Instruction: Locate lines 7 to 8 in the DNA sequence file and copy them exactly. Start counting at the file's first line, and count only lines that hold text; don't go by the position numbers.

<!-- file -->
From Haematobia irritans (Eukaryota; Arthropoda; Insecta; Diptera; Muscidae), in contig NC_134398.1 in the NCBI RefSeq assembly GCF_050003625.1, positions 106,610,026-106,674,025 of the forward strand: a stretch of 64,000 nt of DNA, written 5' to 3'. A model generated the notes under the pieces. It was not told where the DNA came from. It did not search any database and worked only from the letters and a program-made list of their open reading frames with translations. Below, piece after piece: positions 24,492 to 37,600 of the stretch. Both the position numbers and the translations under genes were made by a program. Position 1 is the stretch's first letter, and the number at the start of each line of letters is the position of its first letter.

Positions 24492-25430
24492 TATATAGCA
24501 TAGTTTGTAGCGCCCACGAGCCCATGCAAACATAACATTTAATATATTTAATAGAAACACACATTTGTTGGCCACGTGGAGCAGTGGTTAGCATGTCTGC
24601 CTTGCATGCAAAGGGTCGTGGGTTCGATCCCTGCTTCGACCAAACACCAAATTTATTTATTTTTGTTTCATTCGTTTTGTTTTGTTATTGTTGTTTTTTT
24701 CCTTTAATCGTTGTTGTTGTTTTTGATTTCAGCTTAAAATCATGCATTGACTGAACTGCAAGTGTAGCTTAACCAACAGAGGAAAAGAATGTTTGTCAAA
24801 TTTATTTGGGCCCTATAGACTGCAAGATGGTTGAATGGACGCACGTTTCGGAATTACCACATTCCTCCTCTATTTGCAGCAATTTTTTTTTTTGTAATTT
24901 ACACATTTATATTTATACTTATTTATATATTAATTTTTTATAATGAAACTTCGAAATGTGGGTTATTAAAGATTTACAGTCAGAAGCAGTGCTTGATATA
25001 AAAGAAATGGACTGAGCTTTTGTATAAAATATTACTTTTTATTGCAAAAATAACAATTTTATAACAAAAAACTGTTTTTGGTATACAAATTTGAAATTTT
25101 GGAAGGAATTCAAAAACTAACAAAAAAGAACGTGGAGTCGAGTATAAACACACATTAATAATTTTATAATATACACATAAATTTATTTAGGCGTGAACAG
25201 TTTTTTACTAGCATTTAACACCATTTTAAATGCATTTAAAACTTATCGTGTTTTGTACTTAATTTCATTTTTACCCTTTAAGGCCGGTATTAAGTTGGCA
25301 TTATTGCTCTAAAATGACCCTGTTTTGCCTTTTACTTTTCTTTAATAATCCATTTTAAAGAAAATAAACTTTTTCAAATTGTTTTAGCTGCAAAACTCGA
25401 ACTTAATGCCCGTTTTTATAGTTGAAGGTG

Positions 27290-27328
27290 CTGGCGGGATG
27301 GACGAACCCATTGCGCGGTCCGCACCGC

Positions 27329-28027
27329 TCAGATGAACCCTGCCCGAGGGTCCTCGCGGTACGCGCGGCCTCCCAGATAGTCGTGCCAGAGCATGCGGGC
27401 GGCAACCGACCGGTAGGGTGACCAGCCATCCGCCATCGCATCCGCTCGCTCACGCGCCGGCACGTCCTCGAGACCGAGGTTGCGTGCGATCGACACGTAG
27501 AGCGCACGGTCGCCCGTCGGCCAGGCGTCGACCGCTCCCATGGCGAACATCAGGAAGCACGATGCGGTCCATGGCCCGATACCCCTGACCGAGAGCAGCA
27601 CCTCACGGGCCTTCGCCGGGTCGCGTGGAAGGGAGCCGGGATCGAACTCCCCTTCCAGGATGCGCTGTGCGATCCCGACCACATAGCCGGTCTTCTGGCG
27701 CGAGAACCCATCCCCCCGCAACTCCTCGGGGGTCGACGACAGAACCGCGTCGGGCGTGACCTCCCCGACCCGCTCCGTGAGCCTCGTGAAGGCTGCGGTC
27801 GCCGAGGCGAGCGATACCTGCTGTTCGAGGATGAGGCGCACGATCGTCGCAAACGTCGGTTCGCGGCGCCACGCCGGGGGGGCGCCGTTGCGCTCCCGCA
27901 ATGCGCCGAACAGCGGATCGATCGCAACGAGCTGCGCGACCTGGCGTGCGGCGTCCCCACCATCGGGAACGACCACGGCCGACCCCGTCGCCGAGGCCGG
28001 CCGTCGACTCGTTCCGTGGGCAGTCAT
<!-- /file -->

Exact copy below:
24801 TTTATTTGGGCCCTATAGACTGCAAGATGGTTGAATGGACGCACGTTTCGGAATTACCACATTCCTCCTCTATTTGCAGCAATTTTTTTTTTTGTAATTT
24901 ACACATTTATATTTATACTTATTTATATATTAATTTTTTATAATGAAACTTCGAAATGTGGGTTATTAAAGATTTACAGTCAGAAGCAGTGCTTGATATA